SCRIBNER, Neb. (AP) — An eastern Nebraska community will let voters decide on an ordinance seeking to bar employing or renting residences to people living in the U.S. illegally.

The Scribner City Council voted unanimously Monday to put the controversial immigration issue on the November ballot. Council members gave the proposal an initial approval last month.

The push for such rules comes as the area prepares for an influx of workers for Costco's new chicken processing plant in neighboring Fremont. The Costco plant will employ 1,000 workers when it opens next year and could change the face of Scribner, known to be a predominantly white farm town about 60 miles northwest of Omaha.

The plant will likely require new residents to fill half the jobs, according to many officials interviewed for a state labor study.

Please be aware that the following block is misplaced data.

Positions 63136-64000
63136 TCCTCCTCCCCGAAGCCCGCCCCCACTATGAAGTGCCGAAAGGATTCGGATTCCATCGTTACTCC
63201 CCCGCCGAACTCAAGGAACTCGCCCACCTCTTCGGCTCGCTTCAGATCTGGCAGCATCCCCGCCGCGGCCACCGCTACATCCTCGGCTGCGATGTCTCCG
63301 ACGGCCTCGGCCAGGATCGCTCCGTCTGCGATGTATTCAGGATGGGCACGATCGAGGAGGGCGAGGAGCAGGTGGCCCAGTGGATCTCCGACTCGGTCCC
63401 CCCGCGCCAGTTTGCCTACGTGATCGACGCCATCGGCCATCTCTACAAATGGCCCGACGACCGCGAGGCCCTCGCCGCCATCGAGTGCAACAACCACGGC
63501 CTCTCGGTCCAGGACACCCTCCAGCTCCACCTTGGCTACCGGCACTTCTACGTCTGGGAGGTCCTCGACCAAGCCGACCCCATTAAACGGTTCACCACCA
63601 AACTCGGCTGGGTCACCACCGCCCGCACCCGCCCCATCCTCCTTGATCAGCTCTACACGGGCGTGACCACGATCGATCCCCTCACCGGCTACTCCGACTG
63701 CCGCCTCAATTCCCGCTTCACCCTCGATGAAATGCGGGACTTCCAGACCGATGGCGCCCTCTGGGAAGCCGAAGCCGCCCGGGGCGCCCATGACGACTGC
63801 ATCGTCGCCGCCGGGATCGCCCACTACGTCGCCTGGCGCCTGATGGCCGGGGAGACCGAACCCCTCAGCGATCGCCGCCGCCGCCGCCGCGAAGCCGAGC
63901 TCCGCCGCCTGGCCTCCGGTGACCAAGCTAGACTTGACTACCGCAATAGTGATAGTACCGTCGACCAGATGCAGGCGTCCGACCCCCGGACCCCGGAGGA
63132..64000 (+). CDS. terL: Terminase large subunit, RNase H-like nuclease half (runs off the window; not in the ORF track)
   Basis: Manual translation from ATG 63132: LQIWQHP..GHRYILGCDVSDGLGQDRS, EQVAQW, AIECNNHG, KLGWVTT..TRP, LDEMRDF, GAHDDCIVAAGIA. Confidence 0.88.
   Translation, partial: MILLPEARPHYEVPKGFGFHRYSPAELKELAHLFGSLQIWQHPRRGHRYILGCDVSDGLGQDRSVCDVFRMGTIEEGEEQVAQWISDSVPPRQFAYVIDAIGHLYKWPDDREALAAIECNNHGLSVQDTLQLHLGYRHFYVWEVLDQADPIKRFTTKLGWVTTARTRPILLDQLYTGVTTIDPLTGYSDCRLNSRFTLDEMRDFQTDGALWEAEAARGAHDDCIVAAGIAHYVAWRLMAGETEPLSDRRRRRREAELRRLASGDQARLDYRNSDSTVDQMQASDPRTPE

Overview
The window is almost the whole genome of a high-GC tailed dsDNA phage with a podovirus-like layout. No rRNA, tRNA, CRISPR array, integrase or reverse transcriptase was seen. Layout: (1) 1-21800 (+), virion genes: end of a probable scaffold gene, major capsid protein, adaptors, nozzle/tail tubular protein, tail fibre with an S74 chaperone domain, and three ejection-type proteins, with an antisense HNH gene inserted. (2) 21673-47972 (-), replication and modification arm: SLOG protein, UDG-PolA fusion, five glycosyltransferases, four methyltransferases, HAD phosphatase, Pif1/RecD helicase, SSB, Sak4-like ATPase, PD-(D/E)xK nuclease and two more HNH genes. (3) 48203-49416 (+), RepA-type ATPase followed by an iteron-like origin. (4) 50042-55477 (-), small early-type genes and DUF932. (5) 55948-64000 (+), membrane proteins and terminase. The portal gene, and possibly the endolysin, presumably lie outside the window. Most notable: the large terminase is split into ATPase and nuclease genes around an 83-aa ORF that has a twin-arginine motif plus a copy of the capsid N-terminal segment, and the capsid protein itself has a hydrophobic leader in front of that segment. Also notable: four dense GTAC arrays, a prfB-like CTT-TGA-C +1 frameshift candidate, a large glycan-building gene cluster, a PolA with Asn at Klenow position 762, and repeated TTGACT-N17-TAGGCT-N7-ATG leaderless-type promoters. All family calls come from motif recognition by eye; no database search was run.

Scribner's ordinance mirrors a similar ordinance in Fremont, which went into effect four years ago.

Representatives from the American Civil Liberties Union of Nebraska and the Immigrant Legal Center of Omaha have spoken out against the ordinance.

The rule "invites racial profiling and risks increased harassment and discrimination," said Danielle Conrad, the executive director of the state's ACLU office.

Derek Wallen, a Scribner landlord, said the ordinance is a waste of time because individuals can use a fake name to obtain a license to rent housing.

"At the end of the day, you can't verify things," he said.

But some residents at a recent City Council meeting said providing proof of immigration status isn't an undue burden.

Scribner Mayor Ken Thomas' wife, Sally Thomas, said "We will be more than welcoming to any immigrant family as long as they come legally."